AIBS has coordinated the scientific peer review of thousands of applications for one specific program (PrX) in support of a federal agency for over a decade, revealing interesting and informative data on the peer review process. Importantly, one aspect of the peer review process for PrX that evolved over the years is the review setting; reviews that were conducted via face-to-face meetings have transitioned to teleconference review meetings. Aside from the change in review setting, most of the AIBS review process for PrX has remained fairly constant. Reviewers have consistently used the same scoring scale, the same rules regarding conflict of interest and the same discussion format. Reviewers have consistently provided specific evaluative information to the client and specific feedback to investigators in much the same format. Therefore, PrX represents an appropriate opportunity for a retrospective study to observe some of the output metrics of the peer review process and examine whether they are affected by the change in review setting from face-to-face to teleconference meetings.


Program Funding

Funding for this program is appropriated to support research in a wide variety of topic areas (more than 80 different areas over the last 13 years). Topic areas have included, but are not limited to: vision, drug abuse, nutrition, blood-related cancer, kidney disease, autoimmune diseases, malaria, tuberculosis, osteoporosis, arthritis, and autism research. AIBS has provided independent, objective scientific peer review services for this program since its inception in 1999, reviewing over 6,000 applications. While several funding mechanisms have been employed, the most consistently used mechanism has been an NIH R01-like mechanism, which funds studies over 3-year periods in amounts up to $750,000 in direct costs. AIBS derived the data for this analysis from the review of applications submitted to this mechanism in the years 2009–2012. It should be noted that in both 2010 and 2012, a pre-application cull was used in which only a subset of investigators were invited to submit a full application, thus reducing the number of full applications for those years. The success rate of full applications was 4.6%, 9.3%, 8.9% and 10.1% for 2009–2012, respectively.

Review Procedures

AIBS staff members recruit subject matter experts to review applications submitted to specific topic areas, choosing reviewers with areas of expertise closely matching the research applications under review. Reviewers are vetted for real and perceived conflicts of interest. They are required to sign a non-disclosure agreement to maintain the confidentiality of the review. Each review panel consists of 7–12 subject matter experts (including a chairperson) and, in recent years, one or more consumer reviewers. Consumer reviewers are full voting members who have direct experience with diseases relevant to the scientific topic areas being evaluated by the peer review panels. All panel members receive online and face-to-face (when applicable) orientations describing the AIBS peer review process.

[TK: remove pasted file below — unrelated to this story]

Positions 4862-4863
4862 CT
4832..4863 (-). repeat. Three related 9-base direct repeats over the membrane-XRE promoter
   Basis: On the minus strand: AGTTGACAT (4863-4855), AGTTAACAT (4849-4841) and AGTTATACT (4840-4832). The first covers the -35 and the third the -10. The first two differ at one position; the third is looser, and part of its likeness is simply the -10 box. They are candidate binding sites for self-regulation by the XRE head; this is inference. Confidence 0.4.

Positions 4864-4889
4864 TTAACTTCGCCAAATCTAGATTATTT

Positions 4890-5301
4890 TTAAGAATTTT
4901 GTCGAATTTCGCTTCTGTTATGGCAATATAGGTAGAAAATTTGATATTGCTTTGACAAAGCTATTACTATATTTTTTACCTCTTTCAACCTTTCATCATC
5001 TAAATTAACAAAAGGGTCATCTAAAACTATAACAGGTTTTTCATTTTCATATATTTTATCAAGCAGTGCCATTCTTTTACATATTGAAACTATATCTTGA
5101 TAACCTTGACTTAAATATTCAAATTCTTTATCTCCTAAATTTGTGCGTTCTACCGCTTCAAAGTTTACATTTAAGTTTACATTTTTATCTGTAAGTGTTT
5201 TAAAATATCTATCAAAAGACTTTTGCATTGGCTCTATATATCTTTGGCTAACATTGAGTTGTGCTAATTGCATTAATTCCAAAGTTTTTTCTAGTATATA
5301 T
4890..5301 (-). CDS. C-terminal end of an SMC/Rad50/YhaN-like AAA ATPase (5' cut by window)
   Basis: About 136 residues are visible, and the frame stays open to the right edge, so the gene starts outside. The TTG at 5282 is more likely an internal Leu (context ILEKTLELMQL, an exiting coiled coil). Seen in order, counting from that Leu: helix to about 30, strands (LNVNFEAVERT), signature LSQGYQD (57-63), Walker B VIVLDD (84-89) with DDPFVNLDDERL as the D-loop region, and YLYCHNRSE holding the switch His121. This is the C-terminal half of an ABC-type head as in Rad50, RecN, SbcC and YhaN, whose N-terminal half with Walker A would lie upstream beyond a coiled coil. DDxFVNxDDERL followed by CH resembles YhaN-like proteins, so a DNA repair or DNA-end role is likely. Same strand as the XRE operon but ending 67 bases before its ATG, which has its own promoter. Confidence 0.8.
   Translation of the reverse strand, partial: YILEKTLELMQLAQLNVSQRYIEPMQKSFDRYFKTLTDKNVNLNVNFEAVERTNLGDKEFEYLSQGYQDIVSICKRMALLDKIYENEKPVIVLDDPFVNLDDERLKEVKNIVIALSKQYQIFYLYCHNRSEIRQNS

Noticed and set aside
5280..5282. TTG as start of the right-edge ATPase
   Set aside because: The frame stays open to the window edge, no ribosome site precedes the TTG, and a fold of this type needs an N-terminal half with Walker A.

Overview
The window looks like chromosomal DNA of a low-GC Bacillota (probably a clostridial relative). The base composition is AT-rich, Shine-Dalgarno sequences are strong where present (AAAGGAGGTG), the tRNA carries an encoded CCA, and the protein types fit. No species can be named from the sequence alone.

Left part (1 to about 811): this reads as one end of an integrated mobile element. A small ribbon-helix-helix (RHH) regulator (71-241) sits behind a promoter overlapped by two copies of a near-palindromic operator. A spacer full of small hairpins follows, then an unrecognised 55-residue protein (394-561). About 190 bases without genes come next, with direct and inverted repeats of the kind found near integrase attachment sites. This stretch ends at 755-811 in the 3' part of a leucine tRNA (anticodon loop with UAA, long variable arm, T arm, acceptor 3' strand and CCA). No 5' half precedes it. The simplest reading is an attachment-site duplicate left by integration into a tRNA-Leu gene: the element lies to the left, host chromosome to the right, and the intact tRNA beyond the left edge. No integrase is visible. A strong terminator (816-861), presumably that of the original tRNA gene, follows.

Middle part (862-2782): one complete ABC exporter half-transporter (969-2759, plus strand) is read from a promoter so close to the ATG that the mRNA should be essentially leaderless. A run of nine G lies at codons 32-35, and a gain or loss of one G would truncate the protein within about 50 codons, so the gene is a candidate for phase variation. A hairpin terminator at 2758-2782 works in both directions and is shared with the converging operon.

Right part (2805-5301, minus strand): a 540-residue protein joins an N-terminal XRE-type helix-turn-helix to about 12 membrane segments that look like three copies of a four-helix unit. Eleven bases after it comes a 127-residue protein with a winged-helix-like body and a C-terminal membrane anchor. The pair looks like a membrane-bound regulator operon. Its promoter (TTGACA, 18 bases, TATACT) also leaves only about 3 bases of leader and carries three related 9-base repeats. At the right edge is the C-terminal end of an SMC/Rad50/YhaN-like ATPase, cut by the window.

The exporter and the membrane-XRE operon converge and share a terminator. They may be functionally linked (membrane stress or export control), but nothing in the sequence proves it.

Once panel members are recruited, review materials are disseminated and panel members begin reading and evaluating applications. Reviewers have access to all the applications but are only responsible for providing written comments for a subset of applications that closely matches their specific subject matter expertise; each application has at least two assigned reviewers. Reviewers score assigned applications using specific review criteria. Each application is given an overall scientific merit score. The overall scientific merit scale is from 1.0 to 5.0 (where 1 is highest scientific merit and 5 is lowest scientific merit). In recent years, reviewers have used the AIBS online evaluation system (SCORES; trademark pending), which allows for the capture of the initial evaluations and scores as well as online conferral among reviewers when needed.

For face-to-face review meetings, participants travel to the meeting destination (usually a hotel) for a one- or two-day meeting, depending on the size and number of applications to be reviewed. No travel is necessary for teleconference reviewers. During the peer review meeting (either face-to-face or teleconference), assigned reviewers present their critiques of the strengths and weaknesses for each application using specific review criteria. The discussion is then open to the panel. AIBS staff and the panel chairperson ensure that each application is reviewed using a consistent process and that overall scientific merit scores reflect what is written in each critique. AIBS staff also ensure that all applications receive a thorough and equitable discussion and that all panel members' concerns are noted. After panel discussion is completed, each panel member submits their final score (using the online AIBS SCORES system) on each application. The electronic score sheets are then locked, time-stamped and the final scores are recorded. The panel then moves on to the next application until all have been discussed and scored. Afterward, an overall summary paragraph of the panel's evaluation of the application's strengths and weaknesses and panel recommendations is created by the assigned reviewers for each application and then approved by the panel chairperson.